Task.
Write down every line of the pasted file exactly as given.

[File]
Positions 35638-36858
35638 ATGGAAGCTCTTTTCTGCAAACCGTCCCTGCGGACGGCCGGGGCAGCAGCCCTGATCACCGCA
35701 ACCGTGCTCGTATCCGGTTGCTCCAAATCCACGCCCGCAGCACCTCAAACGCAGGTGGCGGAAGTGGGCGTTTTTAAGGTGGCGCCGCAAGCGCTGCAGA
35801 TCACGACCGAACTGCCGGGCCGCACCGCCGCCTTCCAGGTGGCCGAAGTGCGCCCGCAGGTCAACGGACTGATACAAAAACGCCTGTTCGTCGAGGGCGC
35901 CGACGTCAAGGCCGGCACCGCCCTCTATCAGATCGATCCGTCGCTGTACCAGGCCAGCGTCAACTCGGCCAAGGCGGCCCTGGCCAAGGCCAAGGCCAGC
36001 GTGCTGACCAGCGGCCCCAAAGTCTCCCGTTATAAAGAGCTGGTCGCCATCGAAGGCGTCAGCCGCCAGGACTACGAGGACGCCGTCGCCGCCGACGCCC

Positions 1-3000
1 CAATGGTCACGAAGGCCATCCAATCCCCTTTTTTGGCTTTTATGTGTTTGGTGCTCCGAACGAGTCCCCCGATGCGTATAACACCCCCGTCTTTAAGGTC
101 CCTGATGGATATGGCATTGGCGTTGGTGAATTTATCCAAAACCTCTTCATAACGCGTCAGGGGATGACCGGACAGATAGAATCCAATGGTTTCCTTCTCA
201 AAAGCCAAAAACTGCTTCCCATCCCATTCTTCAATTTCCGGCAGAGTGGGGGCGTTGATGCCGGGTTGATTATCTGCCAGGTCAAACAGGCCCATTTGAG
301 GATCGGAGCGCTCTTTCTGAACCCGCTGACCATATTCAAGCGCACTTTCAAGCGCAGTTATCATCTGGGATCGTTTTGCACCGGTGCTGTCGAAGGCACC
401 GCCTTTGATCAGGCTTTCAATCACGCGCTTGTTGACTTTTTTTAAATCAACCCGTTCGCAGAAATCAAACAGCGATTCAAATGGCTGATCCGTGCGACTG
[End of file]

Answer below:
Positions 35638-36858
35638 ATGGAAGCTCTTTTCTGCAAACCGTCCCTGCGGACGGCCGGGGCAGCAGCCCTGATCACCGCA
35701 ACCGTGCTCGTATCCGGTTGCTCCAAATCCACGCCCGCAGCACCTCAAACGCAGGTGGCGGAAGTGGGCGTTTTTAAGGTGGCGCCGCAAGCGCTGCAGA
35801 TCACGACCGAACTGCCGGGCCGCACCGCCGCCTTCCAGGTGGCCGAAGTGCGCCCGCAGGTCAACGGACTGATACAAAAACGCCTGTTCGTCGAGGGCGC
35901 CGACGTCAAGGCCGGCACCGCCCTCTATCAGATCGATCCGTCGCTGTACCAGGCCAGCGTCAACTCGGCCAAGGCGGCCCTGGCCAAGGCCAAGGCCAGC
36001 GTGCTGACCAGCGGCCCCAAAGTCTCCCGTTATAAAGAGCTGGTCGCCATCGAAGGCGTCAGCCGCCAGGACTACGAGGACGCCGTCGCCGCCGACGCCC

Positions 1-3000
1 CAATGGTCACGAAGGCCATCCAATCCCCTTTTTTGGCTTTTATGTGTTTGGTGCTCCGAACGAGTCCCCCGATGCGTATAACACCCCCGTCTTTAAGGTC
101 CCTGATGGATATGGCATTGGCGTTGGTGAATTTATCCAAAACCTCTTCATAACGCGTCAGGGGATGACCGGACAGATAGAATCCAATGGTTTCCTTCTCA
201 AAAGCCAAAAACTGCTTCCCATCCCATTCTTCAATTTCCGGCAGAGTGGGGGCGTTGATGCCGGGTTGATTATCTGCCAGGTCAAACAGGCCCATTTGAG
301 GATCGGAGCGCTCTTTCTGAACCCGCTGACCATATTCAAGCGCACTTTCAAGCGCAGTTATCATCTGGGATCGTTTTGCACCGGTGCTGTCGAAGGCACC
401 GCCTTTGATCAGGCTTTCAATCACGCGCTTGTTGACTTTTTTTAAATCAACCCGTTCGCAGAAATCAAACAGCGATTCAAATGGCTGATCCGTGCGACTG